In September 1906, Oklahoma City welcomed the national convention of the Hoo-Hoo.
Members came from every state in the union (there were 45 states at the time) and from Canada. A front page advertisement in the Sept. 7 edition of The Oklahomansaid 3,000 Hoo-Hoo delegates would be in town.
The great Concatenated Order of Hoo-Hoo, a fraternal service organization of men involved in any aspect of the lumber industry,was formed in 1892 in Gurdon, AR.
A group of lumbermen on the way from one convention to another was delayed in Gurdon, Arkansas. While passing the time at the local hotel, they discussed the need for an organization among lumber people to promote fellowship and goodwill.
The organizers did not want to be conventional or superstitious, so they adopted the black cat with its tail curled in a nine as their emblem and used the No. 9, the number of lives of the cat, for different aspects of their organization. There would be 9 leaders and they would meet the 9th day of the 9th month at the 9th hour. Their dues would be 99 cents. There would be no lodge, no regular meetings and, as for the name, it came from one member’s description of another’s shock of hair on an otherwise bald head. He called it a hoo hoo.
Lumbermen started using hoo hoo to describe the unusual. For example, a good card hand would be a hoo hoo hand, and so what better name for the new organization.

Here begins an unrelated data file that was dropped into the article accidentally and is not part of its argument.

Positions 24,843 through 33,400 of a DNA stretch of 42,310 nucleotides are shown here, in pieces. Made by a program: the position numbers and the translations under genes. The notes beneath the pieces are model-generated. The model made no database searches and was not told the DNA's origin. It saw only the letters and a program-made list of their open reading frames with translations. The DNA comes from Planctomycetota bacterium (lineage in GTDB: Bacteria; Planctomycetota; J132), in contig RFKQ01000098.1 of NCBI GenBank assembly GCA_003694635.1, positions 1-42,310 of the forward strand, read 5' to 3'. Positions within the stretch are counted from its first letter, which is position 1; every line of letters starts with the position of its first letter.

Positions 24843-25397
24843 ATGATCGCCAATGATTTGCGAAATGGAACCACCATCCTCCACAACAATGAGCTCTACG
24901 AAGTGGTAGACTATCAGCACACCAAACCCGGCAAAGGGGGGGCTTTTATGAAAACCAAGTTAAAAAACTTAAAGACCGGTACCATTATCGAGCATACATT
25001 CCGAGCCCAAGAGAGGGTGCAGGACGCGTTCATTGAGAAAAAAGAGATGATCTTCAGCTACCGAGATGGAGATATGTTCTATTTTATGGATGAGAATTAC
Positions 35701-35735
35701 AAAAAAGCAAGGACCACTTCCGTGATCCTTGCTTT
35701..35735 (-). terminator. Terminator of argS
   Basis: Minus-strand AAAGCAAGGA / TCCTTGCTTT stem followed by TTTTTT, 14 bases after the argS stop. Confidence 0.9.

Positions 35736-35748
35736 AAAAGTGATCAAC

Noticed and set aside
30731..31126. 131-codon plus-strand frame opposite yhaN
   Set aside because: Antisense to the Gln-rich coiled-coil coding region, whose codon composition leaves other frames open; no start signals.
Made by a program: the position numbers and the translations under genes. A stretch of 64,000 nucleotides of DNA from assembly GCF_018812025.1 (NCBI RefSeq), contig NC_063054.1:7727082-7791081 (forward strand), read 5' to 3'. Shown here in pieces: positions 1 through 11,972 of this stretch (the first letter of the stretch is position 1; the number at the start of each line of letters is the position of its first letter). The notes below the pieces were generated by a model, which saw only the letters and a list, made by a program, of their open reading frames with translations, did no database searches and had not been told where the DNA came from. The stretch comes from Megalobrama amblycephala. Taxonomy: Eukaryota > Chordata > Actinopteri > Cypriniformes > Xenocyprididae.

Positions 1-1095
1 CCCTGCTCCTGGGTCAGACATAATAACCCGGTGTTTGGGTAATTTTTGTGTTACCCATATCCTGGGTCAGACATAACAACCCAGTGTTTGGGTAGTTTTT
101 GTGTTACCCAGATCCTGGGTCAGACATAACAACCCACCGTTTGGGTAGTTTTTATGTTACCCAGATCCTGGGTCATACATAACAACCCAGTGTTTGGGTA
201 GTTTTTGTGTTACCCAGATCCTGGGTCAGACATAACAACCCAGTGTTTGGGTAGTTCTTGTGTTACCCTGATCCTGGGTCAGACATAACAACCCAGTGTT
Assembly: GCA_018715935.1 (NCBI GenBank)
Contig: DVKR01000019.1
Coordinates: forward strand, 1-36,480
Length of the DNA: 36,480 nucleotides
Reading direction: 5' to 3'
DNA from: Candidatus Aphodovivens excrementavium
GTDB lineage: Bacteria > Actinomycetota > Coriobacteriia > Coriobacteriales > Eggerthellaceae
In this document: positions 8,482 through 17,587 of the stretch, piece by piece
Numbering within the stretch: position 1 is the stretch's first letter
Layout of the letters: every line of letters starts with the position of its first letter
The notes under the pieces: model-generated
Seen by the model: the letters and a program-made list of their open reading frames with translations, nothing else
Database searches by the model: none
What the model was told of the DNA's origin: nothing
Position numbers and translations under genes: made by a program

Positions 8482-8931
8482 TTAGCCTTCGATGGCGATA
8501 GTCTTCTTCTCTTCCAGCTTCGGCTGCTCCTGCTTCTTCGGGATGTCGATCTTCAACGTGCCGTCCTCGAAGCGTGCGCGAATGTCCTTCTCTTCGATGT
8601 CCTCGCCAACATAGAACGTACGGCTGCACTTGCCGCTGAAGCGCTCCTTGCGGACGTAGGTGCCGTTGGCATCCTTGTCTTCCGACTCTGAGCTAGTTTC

One of the gentlemen had been reading Lewis Carroll’s poem “The Hunting of the Snark,” and so they borrowed from the poem such names as snark for their leader. His official title would become Snark of the Universe. Other officers were Bojum, Jabberwock, Custcatian, Junior Hoo Hoo, Senior Hoo Hoo, Scrivenoter, Arcanoper and Gurdon.
On Sept. 9, 1906, at 9 in the morning, the 15th annual session of the Concatenated Order of Hoo-Hoo met at the Overholser Opera House for a business meeting. A banquet, more meetings and as much fun as they could crowd into four days was planned for the delegates. Oklahoma City was eager to show off its progress. There was a polo match, cattle roping, tours to Delmar Gardens and more for the delegates’ entertainment. The Daily Oklahomanon Sept. 9, 1906, ran a special front page for the Hoo-Hoo and highlighted Oklahoma City’s homes and buildings throughout the paper. Many advertisements ran in the paper welcoming the Hoo-Hoo and touting the city and its businesses.
Judging from the stories that were published, this concatenation was a great success from both the Hoo-Hoo’s and the city’s point of view. Hertha Hess-Jobson, society editor for The Oklahoman,wrote, “The Hoo-Hoo convention is certainly a caterwauling success. We have entertained all kinds of strangers in our town, but never have we had a brighter, happier more progressive and genial crowd.”
The Hoo-Hoo organization suffered during the Depression almost to the point of ceasing, but it survived and continues on to this day. This year it celebrates its 117th year and is now known as the International Concatenated Order of Hoo-Hoo. Its headquarters and museum are in Gurdon, AR, and its Web site is www.hoo-hoo.org.